« Reply #788 on: July 04, 2022, 12:06:35 PM »
Alex

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Offline ButteredPizza

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Re: Pizza Canotto with Biga
« Reply #789 on: July 04, 2022, 12:38:48 PM »
Your process really sounds fine, to be honest - it's not immediately apparent where any issues might have occurred. Did you make your dough balls rise at room temperature? Were they absolutely swollen with air (more so than direct dough) before you stretched them out? When you stretched them out, could you see a clear difference between the airy and light cornicione and the flat middle area before baking?

Watch this video to see how to stretch easily. After trying dozens of techniques, this one is still my go to - it's just so easy when you stretch with one hand at a time to push the air from the middle to the outside without crushing any part of the cornicione.

((video snipped))

The stretching starts about 7:50s into the video. 

Since you have such an awesome wine cooler set up, please try if possible to set your temperature to 16-18C which translates to 60-64F, and ferment your biga for 18 hours. This is the correct traditional method to balance the lactic and acetic acids in the biga and will give you the best result. Make sure you don't underknead your biga - get it to the point of small meatballs, no loose flour. And ferment until the biga is swollen but not risen and fallen. Gabriele Valdes taught me that fermenting at 21C (70F) can lead to an unbalanced biga, so he prefers either 16-18C wine cooler or 4C fridge but not temps in between.

Another thing - if you're using American flours like CM, you may want to bump up your hydration to 70% or even higher. The dough should feel very soft and maybe a bit sticky. US flours absorb a lot more water than Italian ones on average, and your flour may just need more water to be extensible and create an open crumb.
Hi:
To answer your questions:
 - Dough balls rose at 70F/21C in the wine fridge, between 5 and 6 hours (baked first at 5 last one at 6).
 - When pressing out the ball, a few large air pockets bubble up at the cornicone, I pop these
 - I can't air-spin the dough yet like dude does in the video, I spread it out on the bench
 - my dough this time did not open as easily as his, it pulled back a lot more; the first time when I made it with a weaker flour and VWG, the dough did open up easier
 - the biga at 15.5 hours had a pleasant aroma, it wasn't overpowering.

I'll try upping the hydration to 70% and ferment at a lower temperature.  I used 70F because that's what I thought you were using at the first page of this topic :)

Here's the process in its entirety:
+7:30pm: mix 2g idy with 330g cm flour, pour in 150g water, make crumble mix, cover and into wine fridge 70F for 15.5 hours (master biga says 15 hours 33 min)
+11am next morning: refresh
  - in my viking 7qt stand mixer, put in 670g simple truth organic all purpose flour (it's a weak flour) hand mix in biga, start machine
  - pour 1/3 water, keep mixer going, then once dough appears to come together, repeat until all water is gone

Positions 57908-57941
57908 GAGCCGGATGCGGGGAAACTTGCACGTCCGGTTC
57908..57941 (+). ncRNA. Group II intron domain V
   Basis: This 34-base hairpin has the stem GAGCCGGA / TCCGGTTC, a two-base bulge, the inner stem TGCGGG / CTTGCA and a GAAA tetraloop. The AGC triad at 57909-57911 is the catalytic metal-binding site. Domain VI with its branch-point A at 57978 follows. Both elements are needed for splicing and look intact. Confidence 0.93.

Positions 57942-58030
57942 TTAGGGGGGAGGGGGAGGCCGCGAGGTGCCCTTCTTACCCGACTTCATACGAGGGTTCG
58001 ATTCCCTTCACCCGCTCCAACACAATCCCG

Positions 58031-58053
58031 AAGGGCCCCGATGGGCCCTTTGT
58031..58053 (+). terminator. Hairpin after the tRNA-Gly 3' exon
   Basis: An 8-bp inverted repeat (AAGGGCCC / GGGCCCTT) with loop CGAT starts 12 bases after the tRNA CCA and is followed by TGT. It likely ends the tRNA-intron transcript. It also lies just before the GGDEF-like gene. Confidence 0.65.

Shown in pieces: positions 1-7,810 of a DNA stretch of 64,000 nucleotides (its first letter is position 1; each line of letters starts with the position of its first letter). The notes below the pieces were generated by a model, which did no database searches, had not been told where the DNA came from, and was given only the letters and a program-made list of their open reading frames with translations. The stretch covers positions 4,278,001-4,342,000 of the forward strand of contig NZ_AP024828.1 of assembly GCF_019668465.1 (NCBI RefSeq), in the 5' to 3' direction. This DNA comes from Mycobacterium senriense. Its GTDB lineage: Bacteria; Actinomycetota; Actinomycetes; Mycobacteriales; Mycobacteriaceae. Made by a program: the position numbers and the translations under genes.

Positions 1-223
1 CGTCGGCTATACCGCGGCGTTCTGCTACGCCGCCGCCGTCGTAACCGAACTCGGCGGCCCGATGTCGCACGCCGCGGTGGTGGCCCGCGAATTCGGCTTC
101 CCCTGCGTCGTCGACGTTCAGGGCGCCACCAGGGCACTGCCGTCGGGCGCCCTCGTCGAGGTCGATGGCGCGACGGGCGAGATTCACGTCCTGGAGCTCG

- I forget how long I mixed, but it was maybe 10 minutes, add 20g olive oil, mix until incorporated (another five), then add 25g salt and mix until incorporated (also about 5 minutes)
  - total mixing 20 minutes, finish dough temp 76F, 24C -- note, I mixed to strong gluten formation, this could be the mistake? if so, why did the foccacia have spring and the cornicone not?
  - tear off 80g piece and stick into small jar
  - when done, transfer to bowl, and into regular fridge (along with jar), I haven't measured my fridge in a while but it is set between 36 and 38F.
+Next day, 20 hours later at 7am, jar showed about 30% rise, so I let it go another 5 hours to between 40% and 50% rise
+At noon, take out of fridge, divide in 4 280g dough balls, and press out rest into cast iron pan, cover, into wine fridge at 70F/21C
+ baked between 5 and 6pm

It took at least 10 minutes in the mixer for the globules of biga to become absorbed into the dough.  The dough balls were stuck to the lid of my proofing tray, but came off easily without much disruption to the dough balls.

The biga looks like it has some free-flour, it did not.  ALso, it was clumped together after fermentation, but easy to tear apart.

The spyglass showed my dough at somewhere between 125-175%.  I generally don't use the spyglass as a gauge for the final part, only the bulk.  Since this is really my first try in a long time with IDY vs sourdough, I'm beginning to think the problem was both overkneading, and possibly a mix of overfermentation/underfermentation as you pointed out already.  What should I change in the above besides hydration and fermenting temp?  What temp should I ferment the dough balls at?
« Last Edit: July 04, 2022, 12:40:45 PM by ButteredPizza »

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Offline DoouBall

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Re: Pizza Canotto with Biga
« Reply #790 on: July 04, 2022, 05:12:50 PM »
Thanks for explaining your process and adding pictures. I appreciate that you followed the original recipe in the thread - please bear in mind that this was just the beginning of my biga journey and I no longer do this. I typically ferment at 16-18C because that produces the best results.